The Daily Sentinel of Grand Junction reported on U.S. Sen. Wayne Allard's (R-CO) proposed amendment to remove from an immigration reform bill a provision that would allow illegal immigrants to work in the United States before beginning the naturalization process. The Daily Sentinel, however, did not include any comments from supporters of the provision.
A June 5 Daily Sentinel of Grand Junction article by Gary Harmon reported on U.S. Sen. Wayne Allard's (R-CO) planned amendment to eliminate the so-called "Z visa" provision from proposed immigration reform legislation, Senate Bill 1348, but it failed to provide any comments or views from lawmakers who support the provision. While the article noted that, regarding the overall reform legislation, U.S. Sen. Ken Salazar (D-CO) "defended the measure last weekend on the CBS Sunday morning show, 'Face the Nation,' " the Daily Sentinel did not include any comment from Salazar or any other supporters regarding Allard's proposed elimination of the Z visa, which would allow an illegal immigrant to work in the United States in advance of beginning naturalization procedures.
According to the Daily Sentinel, Allard offered an amendment "to eliminate a provision in the immigration bill that critics have said gives preference to illegal immigrants over others waiting in line for citizenship in a merit-based visa system." The article further noted:
Allard said the provision, which would create "Z" visas for illegal immigrants, unfairly gives preference to people breaking the law.
"My amendment simply strikes the special schedule that makes people who have violated our immigration laws eligible for 50 percent more points than anyone else," Allard said.
Allard is among perceived skeptics of the comprehensive immigration bill sponsored by Sens. Ted Kennedy, D-Mass., and Jon Kyl, R-Ariz. Allard's office said reaction noted among his constituents has centered on opposition to its amnesty provisions.
Allard has taken no official position on the bill.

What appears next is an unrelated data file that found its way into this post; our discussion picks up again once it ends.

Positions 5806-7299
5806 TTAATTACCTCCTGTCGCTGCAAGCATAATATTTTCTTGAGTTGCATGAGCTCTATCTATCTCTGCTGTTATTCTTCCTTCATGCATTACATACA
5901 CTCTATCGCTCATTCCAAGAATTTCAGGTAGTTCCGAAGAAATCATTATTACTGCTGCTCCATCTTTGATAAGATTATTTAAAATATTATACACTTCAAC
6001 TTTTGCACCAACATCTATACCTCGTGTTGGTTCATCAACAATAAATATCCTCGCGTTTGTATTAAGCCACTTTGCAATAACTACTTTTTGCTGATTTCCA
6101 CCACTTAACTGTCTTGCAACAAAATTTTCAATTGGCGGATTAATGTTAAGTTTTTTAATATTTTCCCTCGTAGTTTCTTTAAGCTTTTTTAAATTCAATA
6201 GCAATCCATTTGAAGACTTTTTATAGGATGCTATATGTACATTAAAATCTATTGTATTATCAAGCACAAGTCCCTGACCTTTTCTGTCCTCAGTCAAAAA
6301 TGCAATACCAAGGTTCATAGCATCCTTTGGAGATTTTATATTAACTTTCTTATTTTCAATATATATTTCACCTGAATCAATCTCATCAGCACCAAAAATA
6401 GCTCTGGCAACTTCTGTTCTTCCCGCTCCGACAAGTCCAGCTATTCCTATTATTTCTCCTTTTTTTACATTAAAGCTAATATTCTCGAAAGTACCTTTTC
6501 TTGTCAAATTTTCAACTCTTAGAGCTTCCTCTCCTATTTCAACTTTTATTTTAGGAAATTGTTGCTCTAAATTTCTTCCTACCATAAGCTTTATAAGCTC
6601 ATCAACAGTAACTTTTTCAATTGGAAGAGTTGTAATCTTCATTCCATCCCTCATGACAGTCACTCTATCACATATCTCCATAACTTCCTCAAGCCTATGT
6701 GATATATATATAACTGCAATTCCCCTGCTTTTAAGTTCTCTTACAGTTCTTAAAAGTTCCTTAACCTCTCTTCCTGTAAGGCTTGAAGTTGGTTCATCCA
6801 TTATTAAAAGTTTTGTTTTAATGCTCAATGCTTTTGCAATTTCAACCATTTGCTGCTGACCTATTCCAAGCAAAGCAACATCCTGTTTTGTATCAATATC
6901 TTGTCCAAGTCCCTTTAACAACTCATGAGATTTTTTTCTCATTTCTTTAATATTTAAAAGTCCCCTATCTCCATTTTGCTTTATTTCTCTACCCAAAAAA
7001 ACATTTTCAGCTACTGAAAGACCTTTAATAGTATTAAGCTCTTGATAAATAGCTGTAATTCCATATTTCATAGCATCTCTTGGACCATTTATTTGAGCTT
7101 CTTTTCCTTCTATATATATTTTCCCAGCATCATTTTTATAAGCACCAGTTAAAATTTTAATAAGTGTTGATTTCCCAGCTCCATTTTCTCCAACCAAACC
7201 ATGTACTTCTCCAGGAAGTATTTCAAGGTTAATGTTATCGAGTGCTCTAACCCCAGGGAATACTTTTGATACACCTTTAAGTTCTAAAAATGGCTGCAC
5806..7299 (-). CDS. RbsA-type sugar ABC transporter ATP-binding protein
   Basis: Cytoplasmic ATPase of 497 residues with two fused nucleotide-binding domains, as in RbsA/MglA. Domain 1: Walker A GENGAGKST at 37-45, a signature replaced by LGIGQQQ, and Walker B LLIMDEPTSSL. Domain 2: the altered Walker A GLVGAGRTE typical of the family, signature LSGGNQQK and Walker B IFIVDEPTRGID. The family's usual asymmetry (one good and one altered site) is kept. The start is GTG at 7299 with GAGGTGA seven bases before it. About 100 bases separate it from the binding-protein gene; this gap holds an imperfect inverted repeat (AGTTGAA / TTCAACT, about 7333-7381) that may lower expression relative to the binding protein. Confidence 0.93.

He has, however, offered other amendments to the bill, including a requirement that the Social Security Administration and Department of Homeland Security be able to share information and a requirement that applicants for citizenship disclose any past names or Social Security numbers they have used.
Allard isn't alone in hearing from opponents of the measure, the Comprehensive Immigration Reform Act of 2007, S.1348. About 60 percent of people calling Sen. Ken Salazar, D-Colo., are opposed, according to his Washington, D.C., office.
Salazar defended the measure last weekend on the CBS Sunday morning show, "Face the Nation."
While noting Salazar's defense of the overall bill on Face The Nation, Harmon included no comment from Salazar or any other supporter of the Z visa provision. Similarly, in reporting that "60 percent of people calling" Salazar's office "are opposed" to the proposed legislation, the Daily Sentinel also failed to note, as The New York Times did, that the bill -- and specific provisions granting legal status to illegal immigrants -- enjoys broad support among Americans. As the Times reported in a May 25 article, "Point by point, large majorities expressed support for measures in the legislation that has been under debate since Monday in the Senate." Furthermore, referring to the Z visa provision Allard wants to eliminate, the Times reported, "Two-thirds of those polled said illegal immigrants who had a good employment history and no criminal record should gain legal status as the bill proposes, which is by paying at least $5,000 in fines and fees and receiving a renewable four-year visa."